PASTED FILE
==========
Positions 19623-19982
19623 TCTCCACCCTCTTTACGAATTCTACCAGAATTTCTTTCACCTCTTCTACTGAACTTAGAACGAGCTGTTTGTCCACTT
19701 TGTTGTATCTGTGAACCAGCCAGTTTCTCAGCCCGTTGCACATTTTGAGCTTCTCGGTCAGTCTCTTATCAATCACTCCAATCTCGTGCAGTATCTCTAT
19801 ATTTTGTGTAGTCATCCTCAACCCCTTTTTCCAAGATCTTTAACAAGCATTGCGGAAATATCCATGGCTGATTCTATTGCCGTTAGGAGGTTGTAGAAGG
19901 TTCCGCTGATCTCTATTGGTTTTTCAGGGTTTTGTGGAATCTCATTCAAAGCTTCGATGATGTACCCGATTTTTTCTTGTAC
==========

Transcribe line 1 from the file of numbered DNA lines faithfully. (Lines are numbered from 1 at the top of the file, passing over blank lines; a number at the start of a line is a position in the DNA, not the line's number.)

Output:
Positions 19623-19982